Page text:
Wednesday, July 25, 2012

Hilda and the Midnight Giant by Luke Pearson

The back blurbs on this lovely new graphic novel say Pearson channels Tove Jansson and Hayao Miyazaki and I can think of no more serendipitous blending.

Hilda, a charming blue-haired girl lives with her mother in an isolated house which they both love. But it's quickly apparent that not all is well; mysterious tiny notes are threatening to evict them and are soon followed by an attack on their house. Hilda determines to save the home she loves and make friends with the tiny, invisible elves who are threatening them. Along the way, she meets many other strange and wonderful creatures as well as introducing the reader to some of her odd friends.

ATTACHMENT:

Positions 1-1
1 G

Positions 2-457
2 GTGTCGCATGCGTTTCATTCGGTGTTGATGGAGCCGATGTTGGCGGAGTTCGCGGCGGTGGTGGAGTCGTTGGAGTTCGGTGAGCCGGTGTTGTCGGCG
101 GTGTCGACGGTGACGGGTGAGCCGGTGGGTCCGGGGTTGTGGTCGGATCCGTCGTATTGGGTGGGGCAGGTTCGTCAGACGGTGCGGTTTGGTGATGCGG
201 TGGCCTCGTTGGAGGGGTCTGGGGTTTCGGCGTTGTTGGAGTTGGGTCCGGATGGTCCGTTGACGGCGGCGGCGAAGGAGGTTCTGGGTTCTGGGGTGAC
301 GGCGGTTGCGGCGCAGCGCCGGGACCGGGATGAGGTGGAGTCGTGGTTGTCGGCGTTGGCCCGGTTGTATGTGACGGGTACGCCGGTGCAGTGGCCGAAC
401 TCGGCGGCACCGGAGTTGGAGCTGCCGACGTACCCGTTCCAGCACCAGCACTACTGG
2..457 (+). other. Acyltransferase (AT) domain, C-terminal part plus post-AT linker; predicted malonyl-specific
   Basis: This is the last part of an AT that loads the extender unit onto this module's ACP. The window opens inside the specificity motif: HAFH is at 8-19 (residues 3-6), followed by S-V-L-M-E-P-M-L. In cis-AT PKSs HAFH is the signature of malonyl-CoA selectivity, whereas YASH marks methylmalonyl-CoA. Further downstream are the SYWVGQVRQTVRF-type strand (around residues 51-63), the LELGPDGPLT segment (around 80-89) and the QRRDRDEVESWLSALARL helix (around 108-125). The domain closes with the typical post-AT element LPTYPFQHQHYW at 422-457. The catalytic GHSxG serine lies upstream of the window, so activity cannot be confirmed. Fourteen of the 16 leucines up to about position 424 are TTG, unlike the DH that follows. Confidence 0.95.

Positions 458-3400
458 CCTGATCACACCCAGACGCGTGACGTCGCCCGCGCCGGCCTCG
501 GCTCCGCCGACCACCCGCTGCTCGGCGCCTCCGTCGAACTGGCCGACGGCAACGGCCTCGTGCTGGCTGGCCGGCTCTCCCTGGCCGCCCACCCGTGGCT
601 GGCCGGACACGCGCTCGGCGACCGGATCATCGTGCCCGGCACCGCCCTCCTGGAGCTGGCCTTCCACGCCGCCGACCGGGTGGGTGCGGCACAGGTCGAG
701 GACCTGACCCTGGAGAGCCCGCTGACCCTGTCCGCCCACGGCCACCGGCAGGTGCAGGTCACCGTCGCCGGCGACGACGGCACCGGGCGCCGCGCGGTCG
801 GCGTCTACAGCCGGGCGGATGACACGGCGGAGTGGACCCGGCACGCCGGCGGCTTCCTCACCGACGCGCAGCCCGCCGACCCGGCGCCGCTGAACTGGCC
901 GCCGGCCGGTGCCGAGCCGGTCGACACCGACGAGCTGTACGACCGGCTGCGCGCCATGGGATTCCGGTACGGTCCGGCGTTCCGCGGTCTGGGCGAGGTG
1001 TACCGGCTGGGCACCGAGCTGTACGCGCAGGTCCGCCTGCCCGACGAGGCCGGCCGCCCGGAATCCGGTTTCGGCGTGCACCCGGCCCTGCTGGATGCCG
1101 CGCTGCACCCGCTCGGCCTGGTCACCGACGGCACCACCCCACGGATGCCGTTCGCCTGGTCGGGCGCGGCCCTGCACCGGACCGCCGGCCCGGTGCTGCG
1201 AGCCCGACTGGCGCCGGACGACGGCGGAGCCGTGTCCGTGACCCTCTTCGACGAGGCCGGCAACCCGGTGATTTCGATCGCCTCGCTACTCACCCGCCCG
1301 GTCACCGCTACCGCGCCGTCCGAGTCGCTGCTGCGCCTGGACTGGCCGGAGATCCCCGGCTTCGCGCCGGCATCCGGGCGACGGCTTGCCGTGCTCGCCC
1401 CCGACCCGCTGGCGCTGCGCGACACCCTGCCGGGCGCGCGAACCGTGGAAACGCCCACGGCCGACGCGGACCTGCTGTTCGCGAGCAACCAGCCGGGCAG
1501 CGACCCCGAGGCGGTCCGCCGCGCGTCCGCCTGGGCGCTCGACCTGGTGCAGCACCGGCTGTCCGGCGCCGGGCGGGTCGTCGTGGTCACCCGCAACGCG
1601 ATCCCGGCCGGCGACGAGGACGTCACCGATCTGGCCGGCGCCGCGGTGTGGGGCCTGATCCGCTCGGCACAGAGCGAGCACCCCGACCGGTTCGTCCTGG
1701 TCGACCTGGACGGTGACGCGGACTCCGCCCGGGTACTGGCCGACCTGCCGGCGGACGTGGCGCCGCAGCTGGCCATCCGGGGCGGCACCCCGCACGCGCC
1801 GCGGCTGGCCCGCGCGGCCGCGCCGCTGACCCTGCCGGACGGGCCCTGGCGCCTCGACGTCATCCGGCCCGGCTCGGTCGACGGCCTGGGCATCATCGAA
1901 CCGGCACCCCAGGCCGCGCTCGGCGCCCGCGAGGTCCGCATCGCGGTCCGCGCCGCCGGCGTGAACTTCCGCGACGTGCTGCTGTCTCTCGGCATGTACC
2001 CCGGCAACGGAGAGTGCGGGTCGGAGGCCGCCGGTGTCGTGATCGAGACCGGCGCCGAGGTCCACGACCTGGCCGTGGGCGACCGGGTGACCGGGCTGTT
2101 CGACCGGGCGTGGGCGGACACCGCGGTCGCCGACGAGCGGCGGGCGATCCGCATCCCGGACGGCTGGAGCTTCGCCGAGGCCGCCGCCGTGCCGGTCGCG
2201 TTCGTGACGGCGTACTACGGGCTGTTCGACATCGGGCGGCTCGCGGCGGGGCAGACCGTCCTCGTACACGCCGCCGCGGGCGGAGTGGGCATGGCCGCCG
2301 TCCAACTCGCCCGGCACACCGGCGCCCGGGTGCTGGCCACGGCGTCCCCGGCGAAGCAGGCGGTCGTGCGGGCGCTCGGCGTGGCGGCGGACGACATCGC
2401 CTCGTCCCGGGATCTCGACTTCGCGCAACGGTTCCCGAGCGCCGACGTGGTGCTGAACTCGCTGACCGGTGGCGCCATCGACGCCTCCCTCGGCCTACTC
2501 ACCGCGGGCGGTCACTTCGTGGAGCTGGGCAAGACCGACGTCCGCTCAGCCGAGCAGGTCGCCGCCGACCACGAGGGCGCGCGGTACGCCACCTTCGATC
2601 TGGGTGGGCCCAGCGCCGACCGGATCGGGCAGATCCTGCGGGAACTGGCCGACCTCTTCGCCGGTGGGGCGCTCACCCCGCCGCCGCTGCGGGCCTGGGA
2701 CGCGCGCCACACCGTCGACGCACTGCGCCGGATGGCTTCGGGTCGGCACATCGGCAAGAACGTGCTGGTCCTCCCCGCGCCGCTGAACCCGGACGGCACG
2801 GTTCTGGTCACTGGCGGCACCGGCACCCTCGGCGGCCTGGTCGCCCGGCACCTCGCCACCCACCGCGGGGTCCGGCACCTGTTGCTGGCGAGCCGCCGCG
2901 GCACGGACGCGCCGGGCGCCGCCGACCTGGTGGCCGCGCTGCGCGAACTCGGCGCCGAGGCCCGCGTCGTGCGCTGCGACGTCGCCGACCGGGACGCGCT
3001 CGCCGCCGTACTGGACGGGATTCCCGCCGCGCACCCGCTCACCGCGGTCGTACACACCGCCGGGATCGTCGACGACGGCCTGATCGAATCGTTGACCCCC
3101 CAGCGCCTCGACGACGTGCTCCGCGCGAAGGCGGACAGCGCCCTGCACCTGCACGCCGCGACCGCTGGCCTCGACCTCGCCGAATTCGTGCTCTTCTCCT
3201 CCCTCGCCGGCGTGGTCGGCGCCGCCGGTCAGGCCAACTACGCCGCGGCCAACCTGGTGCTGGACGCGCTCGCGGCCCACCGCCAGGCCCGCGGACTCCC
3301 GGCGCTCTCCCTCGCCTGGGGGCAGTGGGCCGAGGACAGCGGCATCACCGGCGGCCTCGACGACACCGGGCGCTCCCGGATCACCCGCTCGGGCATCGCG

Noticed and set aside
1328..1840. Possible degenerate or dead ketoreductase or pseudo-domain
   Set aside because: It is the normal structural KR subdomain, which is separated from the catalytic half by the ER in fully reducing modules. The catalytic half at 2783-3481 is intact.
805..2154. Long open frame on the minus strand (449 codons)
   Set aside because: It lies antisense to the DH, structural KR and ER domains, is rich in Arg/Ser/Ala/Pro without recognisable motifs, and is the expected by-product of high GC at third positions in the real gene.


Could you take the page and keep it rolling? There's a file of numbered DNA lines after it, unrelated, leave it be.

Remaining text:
The pure imagination of this story charms the reader from the first page. There are hints of folklore and legend, romance and tragedy, humor and pathos, all delicately mixed into Luke Pearson's lovely art.

Warm earth colors and carefully laid out panels take the reader through a Moominesque world, where strange creatures appear and disappear and characters break into philosophy at just the right moments. Most of the adventures happen in the soft, dark world of night and it's easy to see the odd, friendly and unfriendly creatures, populating a Miyazaki film.

Verdict: This has a broader appeal than the Moomin comics and while it won't interest children who like fast-paced action, adventure and slapstick humor, it's the perfect title to hand to an imaginative child who wants to lose themselves in a fantasy world.

ISBN: 9781907704253; Published May 2012 (US publication) by Nobrow Press; Borrowed from the library; Purchased for the library; Added to my personal wishlist

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